Here’s one of the greatest shot makers, a world number one and a US Open champion and he’s being told to start over on concrete courts and just hit the ball. 

So Andre turned up to some high school tennis courts in his private jet and started over. He lost badly to unranked players and had to put up with jeering on the sidelines of how the mighty had fallen. His coach Brad was elated. The more Agassi lost, the more his perfectionism was being crushed and the mental work was being done in him. The more he fought his urge to hit big winners all the time and ‘just hit the ball’ the more he developed the mental discipline to endure the pressure of big points. 

I was burbling this story to Ashley (who is an architect and very high achieving person herself) and realised that many of my stresses and bellyflops had been caused by trying too hard and trying to hit winners all the time “we just need to learn to turn up each day and hit the ball. It’s not that you won’t ever hit winners or that you are passive and uncompetitive but by taking the mental pressure off yourself, you develop the endurance.”

Losses are actually healthy and necessary because they make it OK to not win all the time and you then have the mental strength to climb higher. Agassi told sports reporters at the concrete courts he was on his way back to world number one. They all laughed at him. He regained his position and went on to win all of the four major grand slams.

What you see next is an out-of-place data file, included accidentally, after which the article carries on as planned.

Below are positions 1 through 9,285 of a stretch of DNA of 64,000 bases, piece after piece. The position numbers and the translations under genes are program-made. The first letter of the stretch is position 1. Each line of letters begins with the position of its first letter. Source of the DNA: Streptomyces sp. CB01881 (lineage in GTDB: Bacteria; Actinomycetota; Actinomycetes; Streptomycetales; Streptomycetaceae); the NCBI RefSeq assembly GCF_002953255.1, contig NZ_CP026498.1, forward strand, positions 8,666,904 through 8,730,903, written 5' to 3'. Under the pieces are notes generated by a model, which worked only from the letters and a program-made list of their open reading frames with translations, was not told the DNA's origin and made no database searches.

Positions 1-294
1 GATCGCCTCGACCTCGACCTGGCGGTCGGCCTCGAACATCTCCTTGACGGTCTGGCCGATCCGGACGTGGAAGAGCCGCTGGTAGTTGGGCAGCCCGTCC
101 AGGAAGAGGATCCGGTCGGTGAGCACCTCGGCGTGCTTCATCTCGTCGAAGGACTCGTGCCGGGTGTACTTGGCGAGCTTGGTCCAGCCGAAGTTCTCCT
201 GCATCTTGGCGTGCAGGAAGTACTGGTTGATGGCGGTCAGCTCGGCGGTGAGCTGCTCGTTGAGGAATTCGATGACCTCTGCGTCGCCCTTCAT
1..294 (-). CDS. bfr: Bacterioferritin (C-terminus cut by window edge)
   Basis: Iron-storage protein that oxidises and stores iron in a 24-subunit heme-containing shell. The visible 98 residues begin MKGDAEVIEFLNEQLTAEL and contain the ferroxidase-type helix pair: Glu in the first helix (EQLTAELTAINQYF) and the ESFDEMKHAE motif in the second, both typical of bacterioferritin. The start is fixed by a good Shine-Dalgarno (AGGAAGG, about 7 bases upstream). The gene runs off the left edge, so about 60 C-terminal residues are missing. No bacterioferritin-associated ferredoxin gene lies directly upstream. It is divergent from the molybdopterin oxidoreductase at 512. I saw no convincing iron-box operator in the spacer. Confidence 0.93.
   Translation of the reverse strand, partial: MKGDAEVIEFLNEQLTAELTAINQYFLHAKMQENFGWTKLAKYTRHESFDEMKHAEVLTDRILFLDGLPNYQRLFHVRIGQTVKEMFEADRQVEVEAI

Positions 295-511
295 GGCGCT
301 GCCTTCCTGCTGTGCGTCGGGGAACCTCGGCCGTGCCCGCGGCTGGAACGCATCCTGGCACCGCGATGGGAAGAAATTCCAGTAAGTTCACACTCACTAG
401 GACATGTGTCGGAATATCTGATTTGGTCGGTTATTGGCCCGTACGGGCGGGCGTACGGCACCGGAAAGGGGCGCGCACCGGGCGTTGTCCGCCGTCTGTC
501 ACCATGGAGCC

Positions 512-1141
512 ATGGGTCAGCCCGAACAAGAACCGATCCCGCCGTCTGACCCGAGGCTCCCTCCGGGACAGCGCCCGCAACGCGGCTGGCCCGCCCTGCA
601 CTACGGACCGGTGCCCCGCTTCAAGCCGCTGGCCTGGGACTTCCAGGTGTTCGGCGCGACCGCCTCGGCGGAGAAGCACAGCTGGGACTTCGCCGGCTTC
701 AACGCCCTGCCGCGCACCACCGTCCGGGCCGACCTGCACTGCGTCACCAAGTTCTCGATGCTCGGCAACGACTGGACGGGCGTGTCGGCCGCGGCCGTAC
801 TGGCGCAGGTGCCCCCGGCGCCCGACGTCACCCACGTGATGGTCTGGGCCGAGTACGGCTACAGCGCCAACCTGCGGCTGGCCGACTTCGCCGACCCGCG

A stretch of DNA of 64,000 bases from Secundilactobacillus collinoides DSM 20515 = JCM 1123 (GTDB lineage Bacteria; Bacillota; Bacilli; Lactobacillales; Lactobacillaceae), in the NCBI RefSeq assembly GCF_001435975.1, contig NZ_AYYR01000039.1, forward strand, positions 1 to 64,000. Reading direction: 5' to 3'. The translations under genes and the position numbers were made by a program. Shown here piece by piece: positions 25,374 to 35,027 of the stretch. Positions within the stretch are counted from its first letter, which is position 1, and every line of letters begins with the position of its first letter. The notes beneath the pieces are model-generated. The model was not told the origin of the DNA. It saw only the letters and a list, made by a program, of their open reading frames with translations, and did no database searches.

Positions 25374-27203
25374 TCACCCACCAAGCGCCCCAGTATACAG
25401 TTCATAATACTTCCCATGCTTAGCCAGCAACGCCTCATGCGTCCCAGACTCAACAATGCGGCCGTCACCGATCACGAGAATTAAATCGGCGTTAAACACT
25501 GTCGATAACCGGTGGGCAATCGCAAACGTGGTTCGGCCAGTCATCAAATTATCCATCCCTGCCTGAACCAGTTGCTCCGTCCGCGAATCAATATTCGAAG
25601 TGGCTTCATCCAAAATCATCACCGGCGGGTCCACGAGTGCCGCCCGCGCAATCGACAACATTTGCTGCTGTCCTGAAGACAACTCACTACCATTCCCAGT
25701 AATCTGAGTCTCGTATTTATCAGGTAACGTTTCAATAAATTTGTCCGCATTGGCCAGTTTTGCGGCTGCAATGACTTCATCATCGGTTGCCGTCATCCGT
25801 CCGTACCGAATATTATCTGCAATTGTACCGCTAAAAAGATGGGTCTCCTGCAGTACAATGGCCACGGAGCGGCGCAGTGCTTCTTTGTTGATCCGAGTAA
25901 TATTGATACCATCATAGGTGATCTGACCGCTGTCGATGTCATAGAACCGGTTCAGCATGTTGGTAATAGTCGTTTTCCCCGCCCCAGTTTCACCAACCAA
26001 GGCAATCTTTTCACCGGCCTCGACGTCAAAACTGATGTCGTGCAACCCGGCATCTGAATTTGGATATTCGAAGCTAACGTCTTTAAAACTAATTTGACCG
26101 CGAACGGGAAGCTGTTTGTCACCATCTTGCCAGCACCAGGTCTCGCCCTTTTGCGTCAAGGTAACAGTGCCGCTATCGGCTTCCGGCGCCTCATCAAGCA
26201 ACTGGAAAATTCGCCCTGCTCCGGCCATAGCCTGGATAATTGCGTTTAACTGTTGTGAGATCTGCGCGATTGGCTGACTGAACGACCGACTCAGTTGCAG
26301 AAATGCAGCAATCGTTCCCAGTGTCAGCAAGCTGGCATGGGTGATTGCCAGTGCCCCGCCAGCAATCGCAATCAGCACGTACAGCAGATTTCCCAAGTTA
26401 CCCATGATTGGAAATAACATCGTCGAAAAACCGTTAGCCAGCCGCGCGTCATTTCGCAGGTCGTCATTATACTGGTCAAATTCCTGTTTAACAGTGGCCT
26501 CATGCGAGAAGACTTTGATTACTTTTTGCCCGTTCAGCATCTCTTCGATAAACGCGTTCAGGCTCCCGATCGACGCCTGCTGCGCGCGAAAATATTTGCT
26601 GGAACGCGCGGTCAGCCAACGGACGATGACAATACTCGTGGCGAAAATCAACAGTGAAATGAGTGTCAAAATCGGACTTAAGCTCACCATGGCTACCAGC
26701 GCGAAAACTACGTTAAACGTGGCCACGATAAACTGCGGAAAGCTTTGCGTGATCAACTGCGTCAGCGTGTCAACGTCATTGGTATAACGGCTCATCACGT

I went for a walk this morning and suddenly it hit me… I was doing an Agassi. I wasn’t writing about the things that really mattered to me because of my own perfectionism and thinking my match play wouldn’t be good enough and the sports reporters would laugh at me. I needed to - just hit the ball. 

So that’s what I’m going to do. I’m not going to write about social media and marketing stuff so much and I’m going to add value to people by giving out all of the good stuff and learning and wisdom that has been imparted to me over the years. I’ve got many mental demons telling me how ridiculous that is but I’ve had enough doors closed on me to not be as afraid of failing as I used to be. 

I’m going to get out there and just hit the ball. 

PS -thanks Ashley

Does your experiential social pass the Opera House test?